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Gossip About Portsmouth Writers


Portsmouth is indebted historically to Charles W. Brewster more than to any other citizen. For many years he gathered and compiled the material for his contributions to his paper The Portsmouth Journal which were afterwards issued in two volumes entitled "Rambles About Portsmouth."

Soap Opera writers /SeacoastNH.comBrewster was a quiet, painstaking gentleman of the old school, and the concluding chapter "Fifty years in a printing office" is worth re-reading. Also the sketch by William H. Y. Hackett gives a truthful account of his daily methodical life as I recall him in his later years, for he was the first author I knew and my weekly presence in his printing office for many years acquainted me with the time and painful labor he put into his Journal sketches, the accuracy of which I have often had occasion to verify.

The young lawyer, John Scribner Jenness, in his researches in England found and printed valuable facts about the settlement at Little Harbor, supplemented by the writings of Hon. Frank W. Hackett on the growth of the colony, and Nathaniel Adams’ chronological "Annals" from 1623 to 1823.

James T. Fields, the poet, author and publisher was another native. He was a lover of Portsmouth and a frequent visitor with gifts of books to the Portsmouth High School and Mercantile Library Association. He was prominent in the reunion of the sons in 1853 and 1873, and read poems on both occasions. If you wish a word picture of Fields, read Whittier’s "Tent on the Beach," when with Bayard Taylor the three poets enjoyed camp life at Salisbury. The letters I received from him in 1873, at the second reunion of the sons and daughters, are evidences of his appreciation of his native city. Some of them are dated at Manchester, Mass., and reminded me of the story of Fields’ writing to Holmes and heading the letter "Manchester-by-the-Sea" and Holmes in reply located his "Beverly-by-the-Depot."

In a recent address of another native of Portsmouth, Professor Barrett Wendell, he said in referring to James T. Fields, that the active life of Mr. Fields was passed in Boston but he always remembered that in Portsmouth grew to maturity his wonderful power of friendly sympathy with literature and men of letters which make his friendship so profoundly stimulating an influence in the literature of nineteenth century New England. He was himself a man of letters. His unique power was that when New England was ready for its best expression it found him at once the most faithful of publishers and most whole-hearted of friends. He knew how to evoke from others what they could best accomplish.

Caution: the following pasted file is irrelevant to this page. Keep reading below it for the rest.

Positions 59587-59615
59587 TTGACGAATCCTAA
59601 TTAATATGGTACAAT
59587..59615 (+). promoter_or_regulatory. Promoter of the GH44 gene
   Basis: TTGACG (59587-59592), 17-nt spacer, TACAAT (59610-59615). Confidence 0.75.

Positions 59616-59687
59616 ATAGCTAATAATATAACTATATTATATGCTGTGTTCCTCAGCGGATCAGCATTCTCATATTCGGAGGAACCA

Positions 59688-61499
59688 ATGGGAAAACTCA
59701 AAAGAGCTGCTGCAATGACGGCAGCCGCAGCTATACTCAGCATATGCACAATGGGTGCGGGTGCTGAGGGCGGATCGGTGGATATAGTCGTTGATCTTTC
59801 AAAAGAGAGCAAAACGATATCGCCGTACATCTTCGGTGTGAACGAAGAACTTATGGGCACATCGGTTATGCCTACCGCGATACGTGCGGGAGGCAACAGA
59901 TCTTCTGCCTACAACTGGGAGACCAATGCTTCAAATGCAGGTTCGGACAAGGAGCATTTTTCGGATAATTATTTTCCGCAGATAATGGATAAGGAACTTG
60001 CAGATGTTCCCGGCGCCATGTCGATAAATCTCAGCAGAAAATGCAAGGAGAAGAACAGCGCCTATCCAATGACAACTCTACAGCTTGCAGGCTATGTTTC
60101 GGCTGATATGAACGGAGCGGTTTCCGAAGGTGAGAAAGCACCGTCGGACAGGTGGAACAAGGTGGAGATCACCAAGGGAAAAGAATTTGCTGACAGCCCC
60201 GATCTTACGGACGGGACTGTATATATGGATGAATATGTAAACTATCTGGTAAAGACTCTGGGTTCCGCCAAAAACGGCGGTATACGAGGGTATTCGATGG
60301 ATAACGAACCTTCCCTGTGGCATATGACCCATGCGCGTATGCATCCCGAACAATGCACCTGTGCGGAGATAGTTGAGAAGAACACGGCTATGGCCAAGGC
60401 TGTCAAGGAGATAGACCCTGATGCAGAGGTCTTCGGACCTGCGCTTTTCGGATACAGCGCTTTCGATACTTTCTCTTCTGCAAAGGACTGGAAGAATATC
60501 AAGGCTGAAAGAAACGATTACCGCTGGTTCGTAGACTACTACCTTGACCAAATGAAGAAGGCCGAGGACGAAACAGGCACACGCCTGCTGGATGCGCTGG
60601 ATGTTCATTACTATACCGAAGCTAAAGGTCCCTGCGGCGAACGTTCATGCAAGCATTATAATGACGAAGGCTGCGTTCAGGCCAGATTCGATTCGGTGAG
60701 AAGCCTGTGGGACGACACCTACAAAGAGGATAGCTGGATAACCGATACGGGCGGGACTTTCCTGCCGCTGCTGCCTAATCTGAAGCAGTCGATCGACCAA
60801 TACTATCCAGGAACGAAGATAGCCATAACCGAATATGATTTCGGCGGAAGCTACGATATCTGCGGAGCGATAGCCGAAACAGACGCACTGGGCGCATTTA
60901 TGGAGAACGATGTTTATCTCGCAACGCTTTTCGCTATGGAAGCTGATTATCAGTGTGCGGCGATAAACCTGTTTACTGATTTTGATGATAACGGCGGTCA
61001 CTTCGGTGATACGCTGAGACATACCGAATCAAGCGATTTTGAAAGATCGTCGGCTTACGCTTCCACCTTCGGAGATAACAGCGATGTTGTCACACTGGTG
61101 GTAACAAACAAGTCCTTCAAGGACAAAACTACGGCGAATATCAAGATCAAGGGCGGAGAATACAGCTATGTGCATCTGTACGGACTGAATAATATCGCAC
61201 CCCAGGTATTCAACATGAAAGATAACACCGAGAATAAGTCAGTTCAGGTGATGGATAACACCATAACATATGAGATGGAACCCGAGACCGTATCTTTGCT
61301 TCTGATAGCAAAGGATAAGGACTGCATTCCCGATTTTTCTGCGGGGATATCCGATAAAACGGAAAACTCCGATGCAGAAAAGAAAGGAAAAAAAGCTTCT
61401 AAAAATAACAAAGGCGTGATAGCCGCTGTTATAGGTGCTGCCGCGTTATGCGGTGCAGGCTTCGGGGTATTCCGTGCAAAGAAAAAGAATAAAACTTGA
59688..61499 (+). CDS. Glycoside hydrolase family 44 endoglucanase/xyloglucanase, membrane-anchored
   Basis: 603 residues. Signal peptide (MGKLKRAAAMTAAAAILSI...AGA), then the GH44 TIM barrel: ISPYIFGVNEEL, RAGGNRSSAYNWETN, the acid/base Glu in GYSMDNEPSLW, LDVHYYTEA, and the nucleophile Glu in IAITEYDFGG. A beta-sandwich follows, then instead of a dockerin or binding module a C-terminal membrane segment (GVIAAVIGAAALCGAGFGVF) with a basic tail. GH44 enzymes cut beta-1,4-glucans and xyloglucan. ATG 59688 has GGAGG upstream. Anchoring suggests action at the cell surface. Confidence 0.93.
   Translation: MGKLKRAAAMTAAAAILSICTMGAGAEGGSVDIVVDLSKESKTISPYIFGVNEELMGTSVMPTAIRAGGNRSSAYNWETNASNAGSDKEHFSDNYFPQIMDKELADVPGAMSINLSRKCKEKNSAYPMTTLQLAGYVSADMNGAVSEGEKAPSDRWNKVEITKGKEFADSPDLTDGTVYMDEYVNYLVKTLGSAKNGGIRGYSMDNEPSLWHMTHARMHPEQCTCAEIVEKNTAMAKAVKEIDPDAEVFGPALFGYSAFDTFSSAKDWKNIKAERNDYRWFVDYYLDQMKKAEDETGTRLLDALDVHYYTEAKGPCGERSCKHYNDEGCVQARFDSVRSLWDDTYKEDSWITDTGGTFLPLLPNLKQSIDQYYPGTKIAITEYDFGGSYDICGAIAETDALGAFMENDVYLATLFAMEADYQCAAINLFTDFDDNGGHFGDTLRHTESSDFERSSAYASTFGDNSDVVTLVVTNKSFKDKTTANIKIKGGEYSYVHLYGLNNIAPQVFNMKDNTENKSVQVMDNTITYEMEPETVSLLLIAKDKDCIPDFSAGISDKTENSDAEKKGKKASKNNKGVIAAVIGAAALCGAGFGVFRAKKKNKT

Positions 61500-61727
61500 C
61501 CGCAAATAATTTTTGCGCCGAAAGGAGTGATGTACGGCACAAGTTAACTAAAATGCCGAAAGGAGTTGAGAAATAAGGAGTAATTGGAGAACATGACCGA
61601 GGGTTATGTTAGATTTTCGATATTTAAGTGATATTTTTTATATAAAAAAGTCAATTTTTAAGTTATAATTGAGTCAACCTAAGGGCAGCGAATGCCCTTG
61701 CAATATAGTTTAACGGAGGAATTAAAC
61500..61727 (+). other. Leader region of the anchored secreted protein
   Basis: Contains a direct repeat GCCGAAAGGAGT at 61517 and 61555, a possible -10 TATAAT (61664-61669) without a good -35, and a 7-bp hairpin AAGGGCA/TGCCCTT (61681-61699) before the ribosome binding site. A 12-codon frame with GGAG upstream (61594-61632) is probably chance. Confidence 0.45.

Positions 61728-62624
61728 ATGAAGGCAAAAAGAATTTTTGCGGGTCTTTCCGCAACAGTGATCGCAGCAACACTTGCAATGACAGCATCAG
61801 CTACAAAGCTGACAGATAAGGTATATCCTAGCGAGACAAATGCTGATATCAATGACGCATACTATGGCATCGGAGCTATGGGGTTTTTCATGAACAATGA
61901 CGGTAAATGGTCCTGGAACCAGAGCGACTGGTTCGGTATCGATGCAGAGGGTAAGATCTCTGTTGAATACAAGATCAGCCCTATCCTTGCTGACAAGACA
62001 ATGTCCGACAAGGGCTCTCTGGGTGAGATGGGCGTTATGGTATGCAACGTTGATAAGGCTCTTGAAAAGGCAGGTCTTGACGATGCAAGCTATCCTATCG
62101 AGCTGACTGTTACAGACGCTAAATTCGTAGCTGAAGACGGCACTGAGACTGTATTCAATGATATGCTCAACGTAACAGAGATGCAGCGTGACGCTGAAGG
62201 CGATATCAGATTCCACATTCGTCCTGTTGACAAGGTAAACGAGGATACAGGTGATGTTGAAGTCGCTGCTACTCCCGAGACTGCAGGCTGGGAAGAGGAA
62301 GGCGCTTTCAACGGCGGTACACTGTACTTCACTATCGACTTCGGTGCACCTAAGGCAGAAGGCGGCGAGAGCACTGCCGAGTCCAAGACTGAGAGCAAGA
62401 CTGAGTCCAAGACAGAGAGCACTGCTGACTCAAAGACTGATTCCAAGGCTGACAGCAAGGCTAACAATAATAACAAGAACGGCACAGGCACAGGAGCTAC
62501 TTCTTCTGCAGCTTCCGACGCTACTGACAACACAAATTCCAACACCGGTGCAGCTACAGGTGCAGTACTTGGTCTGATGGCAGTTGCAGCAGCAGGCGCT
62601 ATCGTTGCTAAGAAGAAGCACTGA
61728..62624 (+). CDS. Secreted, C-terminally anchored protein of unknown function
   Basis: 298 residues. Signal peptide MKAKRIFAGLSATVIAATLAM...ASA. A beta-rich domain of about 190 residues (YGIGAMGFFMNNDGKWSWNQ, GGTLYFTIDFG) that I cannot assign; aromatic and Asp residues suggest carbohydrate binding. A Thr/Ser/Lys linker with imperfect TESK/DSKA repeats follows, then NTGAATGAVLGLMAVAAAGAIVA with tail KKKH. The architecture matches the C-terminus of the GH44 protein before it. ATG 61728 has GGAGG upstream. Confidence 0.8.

Harriet McEwen Kimball resides in this her native city devoting her life to religious and charitable work. Her poems and hymns have a wide circulation, as they appear in denominational papers and are also issued in dainty book form.

Albert Laighton wrote poems of more than local fame. He was a cousin of Celia Laighton Thaxter and Mrs. Thaxter’s brother poet, Oscar Laighton. He lived in the house on Court Street in which Aldrich was born. Local references were frequent in his poems and his word-pictures were faithful of "Wibird Penhallow," "Poor Joe Randall," and "Sheriff Packer" of Ruth Blay fame. His fine tribute to Farragut was written at the time of death and funeral of the Admiral in Portsmouth in 1870. I do not know whether Aldrich’s "Piscataqua River" was composed earlier or later than Laighton’s "My Native River" and it is difficult to decide which is the favorite locally.

Aldrich’s verses are the longings of a city resident for his favorite river:      

Thou singest by the gleaming isles,  
By woods and fields of corn,
Thou singest and the heavens smiles
Upon my birthday morn.      

But I, within a city, -- I 
So full of vague unrest,--
Would almost give my life to lie
An hour upon thy breast.

Laighton’s is descriptive. His wish in his last verse was fulfilled.

Like an azure vein from the heart of the main
By verdurous isles with dimpled smiles,
Pulsing with joy forever,
Floweth my native river.

Singing a song as it flows along
Hushed by the Ice King never
For he strives in vain to clasp the chain
O’er they fetterless heart, brave river.

Oh, when the dart shall strike my heart
Speeding from Death’s full quiver,
May I close my eyes where smiling skis
Bend o’er my native river.

I have Laighton’s manuscript of his poem entitled "Frost Work" as it was handed to the publisher, and it exhibits his plain and careful penmanship, of which I can bear testimony as we serve as tellers in neighboring banks.


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Friday, January 19, 2018 
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